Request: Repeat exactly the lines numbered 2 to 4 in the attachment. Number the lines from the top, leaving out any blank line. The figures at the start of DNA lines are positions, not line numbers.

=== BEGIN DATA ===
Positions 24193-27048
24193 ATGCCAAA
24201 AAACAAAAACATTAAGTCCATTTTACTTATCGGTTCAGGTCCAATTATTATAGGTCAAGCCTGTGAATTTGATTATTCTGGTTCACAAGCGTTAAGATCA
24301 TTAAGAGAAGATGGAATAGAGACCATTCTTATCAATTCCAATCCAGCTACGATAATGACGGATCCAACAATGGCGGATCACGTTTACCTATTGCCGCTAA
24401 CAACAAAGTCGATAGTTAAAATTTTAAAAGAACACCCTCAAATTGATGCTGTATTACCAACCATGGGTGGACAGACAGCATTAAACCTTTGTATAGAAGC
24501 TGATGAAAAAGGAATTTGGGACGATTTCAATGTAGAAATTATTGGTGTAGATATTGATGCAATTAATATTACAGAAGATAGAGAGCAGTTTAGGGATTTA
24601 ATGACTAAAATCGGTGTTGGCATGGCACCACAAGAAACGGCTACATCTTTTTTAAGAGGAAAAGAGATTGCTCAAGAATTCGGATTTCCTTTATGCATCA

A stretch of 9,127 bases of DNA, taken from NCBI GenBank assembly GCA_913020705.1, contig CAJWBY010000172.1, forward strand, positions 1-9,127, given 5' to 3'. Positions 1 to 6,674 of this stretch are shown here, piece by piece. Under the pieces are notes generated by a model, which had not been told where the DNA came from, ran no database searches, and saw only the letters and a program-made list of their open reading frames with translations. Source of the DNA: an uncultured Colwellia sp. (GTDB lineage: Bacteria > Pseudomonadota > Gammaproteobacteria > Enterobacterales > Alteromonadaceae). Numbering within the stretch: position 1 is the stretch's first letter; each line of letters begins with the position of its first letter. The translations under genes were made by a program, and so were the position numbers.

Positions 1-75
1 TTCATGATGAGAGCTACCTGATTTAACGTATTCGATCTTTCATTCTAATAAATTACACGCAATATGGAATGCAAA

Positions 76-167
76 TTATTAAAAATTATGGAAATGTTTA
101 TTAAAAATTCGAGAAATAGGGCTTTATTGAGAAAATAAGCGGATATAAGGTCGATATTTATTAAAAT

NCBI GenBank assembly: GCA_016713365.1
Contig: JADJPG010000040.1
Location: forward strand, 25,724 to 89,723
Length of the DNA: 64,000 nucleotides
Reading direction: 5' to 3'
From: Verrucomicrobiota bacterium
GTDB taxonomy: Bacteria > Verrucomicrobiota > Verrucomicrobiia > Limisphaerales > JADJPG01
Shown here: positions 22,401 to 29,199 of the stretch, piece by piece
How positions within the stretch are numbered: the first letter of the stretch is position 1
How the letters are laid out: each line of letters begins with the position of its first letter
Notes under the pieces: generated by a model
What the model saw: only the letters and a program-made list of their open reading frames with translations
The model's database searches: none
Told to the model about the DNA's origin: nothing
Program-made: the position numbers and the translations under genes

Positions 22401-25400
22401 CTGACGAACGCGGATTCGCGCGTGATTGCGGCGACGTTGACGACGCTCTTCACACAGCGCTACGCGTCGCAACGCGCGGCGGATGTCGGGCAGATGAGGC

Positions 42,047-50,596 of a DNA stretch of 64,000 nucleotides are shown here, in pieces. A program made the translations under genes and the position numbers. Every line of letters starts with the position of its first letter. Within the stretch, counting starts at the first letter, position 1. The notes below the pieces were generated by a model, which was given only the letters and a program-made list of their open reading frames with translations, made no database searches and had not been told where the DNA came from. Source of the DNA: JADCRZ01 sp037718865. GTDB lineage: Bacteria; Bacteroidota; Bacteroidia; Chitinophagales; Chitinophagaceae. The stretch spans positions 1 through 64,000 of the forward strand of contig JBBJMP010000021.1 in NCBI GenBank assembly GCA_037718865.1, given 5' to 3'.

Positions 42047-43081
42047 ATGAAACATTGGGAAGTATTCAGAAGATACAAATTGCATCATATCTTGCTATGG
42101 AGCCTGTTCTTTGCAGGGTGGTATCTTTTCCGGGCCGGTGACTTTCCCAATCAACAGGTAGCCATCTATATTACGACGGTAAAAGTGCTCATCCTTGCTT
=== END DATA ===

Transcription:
24193 ATGCCAAA
24201 AAACAAAAACATTAAGTCCATTTTACTTATCGGTTCAGGTCCAATTATTATAGGTCAAGCCTGTGAATTTGATTATTCTGGTTCACAAGCGTTAAGATCA
24301 TTAAGAGAAGATGGAATAGAGACCATTCTTATCAATTCCAATCCAGCTACGATAATGACGGATCCAACAATGGCGGATCACGTTTACCTATTGCCGCTAA